Delegation of the European Union to Nigeria and ECOWAS

How Lebanon’s most vulnerable families are breaking their fast

18/05/2020 - 00:00
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Through funds from the European Union and Germany and in collaboration with the Lebanese Ministry of Social Affairs, the World Food Programme is supporting Lebanon’s most vulnerable families by helping them put food on the table.

 

This year, the Holy Month of Ramadan is anything but normal for the millions of people who observe it. The COVID-19 pandemic has forced families, who usually come together for Iftars and prayers, to isolate themselves, while lockdown measures have impacted the livelihoods and economic situation of millions across the globe. In Lebanon, the situation is even more dire, as the country tries to cope with the COVID-19 outbreak amid an unprecedented economic crisis, pushing an increasing number of families into poverty.

Even prior to the COVID-19 outbreak, ensuring that those struggling to make ends meet can put food on the table has been a key concern of the World Food Programme (WFP) in Lebanon and key donors including the European Union and Germany. This very access was threatened in late 2019 by the steady inflation in food prices, the unofficial devaluation of the Lebanese lira against the US dollar and the economic recession that is causing large-scale job losses and salary reductions.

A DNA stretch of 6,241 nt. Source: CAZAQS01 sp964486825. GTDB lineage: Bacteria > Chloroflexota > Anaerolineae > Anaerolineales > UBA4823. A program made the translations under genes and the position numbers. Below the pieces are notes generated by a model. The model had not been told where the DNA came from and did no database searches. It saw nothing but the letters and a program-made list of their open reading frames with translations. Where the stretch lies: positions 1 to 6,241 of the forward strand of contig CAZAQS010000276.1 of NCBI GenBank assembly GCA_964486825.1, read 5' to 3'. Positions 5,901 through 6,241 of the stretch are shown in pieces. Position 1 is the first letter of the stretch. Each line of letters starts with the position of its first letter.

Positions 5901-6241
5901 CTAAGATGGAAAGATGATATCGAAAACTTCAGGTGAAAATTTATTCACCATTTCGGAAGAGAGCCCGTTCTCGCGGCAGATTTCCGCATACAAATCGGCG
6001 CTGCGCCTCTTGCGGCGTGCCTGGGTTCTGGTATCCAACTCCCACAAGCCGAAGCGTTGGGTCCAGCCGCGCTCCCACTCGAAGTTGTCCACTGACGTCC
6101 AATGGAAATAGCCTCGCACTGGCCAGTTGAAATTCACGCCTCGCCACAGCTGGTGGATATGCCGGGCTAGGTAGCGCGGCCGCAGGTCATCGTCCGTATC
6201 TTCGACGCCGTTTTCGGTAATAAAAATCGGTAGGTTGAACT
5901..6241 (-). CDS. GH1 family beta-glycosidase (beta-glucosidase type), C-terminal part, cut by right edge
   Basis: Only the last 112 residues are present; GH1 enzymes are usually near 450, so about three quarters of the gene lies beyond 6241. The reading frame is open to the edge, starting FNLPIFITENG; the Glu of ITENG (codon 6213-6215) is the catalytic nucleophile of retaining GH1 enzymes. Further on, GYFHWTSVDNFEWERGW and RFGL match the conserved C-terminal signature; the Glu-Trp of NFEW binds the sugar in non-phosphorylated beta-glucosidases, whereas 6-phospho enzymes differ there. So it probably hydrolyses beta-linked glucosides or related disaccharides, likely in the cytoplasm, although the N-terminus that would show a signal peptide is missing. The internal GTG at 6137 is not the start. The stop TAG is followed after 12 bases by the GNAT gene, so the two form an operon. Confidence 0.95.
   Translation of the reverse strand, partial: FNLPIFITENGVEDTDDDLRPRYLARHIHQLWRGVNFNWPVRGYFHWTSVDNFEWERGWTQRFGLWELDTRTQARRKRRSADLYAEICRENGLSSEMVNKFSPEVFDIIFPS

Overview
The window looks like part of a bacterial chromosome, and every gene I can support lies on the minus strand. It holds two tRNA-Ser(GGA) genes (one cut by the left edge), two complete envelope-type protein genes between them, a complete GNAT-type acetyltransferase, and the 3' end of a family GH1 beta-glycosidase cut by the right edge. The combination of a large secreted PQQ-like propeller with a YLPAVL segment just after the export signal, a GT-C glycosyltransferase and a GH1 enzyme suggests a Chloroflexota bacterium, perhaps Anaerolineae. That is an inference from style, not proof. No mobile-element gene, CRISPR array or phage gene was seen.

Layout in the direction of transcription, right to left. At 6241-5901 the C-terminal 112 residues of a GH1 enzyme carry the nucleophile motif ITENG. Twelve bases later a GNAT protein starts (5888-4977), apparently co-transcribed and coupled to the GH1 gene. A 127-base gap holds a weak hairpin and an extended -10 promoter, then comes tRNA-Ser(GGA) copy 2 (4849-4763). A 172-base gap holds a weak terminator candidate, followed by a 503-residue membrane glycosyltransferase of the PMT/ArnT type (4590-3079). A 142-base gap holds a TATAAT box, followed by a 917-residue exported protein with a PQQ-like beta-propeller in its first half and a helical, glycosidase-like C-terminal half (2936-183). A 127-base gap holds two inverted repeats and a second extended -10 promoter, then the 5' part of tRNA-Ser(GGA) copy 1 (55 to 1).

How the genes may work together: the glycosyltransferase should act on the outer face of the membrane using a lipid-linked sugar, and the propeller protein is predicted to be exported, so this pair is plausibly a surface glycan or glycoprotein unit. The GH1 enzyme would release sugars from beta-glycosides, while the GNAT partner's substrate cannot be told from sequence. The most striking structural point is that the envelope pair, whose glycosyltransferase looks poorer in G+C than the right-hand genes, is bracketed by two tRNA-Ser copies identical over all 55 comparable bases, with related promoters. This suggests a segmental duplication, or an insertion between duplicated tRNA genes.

With the support of the European Union, through the EU Madad Fund, and Germany, WFP Lebanon has been collaborating with the Ministry of Social Affairs since 2014 to help Lebanese families living below the poverty line. Ever since, more than 105,000 Lebanese households have been reached through the National Poverty Targeting Programme (NPTP), the Government of Lebanon’s social assistance programme that targets the poorest families across the country. The NPTP, which is led by the Ministry of Social Affairs and the Presidency of the Council of Ministers, has three components: education, health and food. WFP and its partners support the last component through a food e-card that allows families to redeem their assistance at shops that are contracted and monitored by the organisation.

“Now, all 11 of us, my entire family, can sleep with a full stomach,” said Khaled, a father of nine from the Beqaa region, adding: “What’s important is that my children never  go to bed hungry and with this card we’re buying rice, beans, fruits and vegetables to feed the family.”

Khaled also explained how through this card, he didn’t risk breaking the early lockdown measures or contracting COVID-19 in order to search for a source of income. “I only left the house once or twice a month to go to the shop and buy food. I didn’t have to go out every day and risk catching the virus or breaking the measures in order to find any job to feed my family. This isn’t a normal Ramadan for us but with the food we’re getting through this card, we’re holding on to some of what this month means to my family,” he said.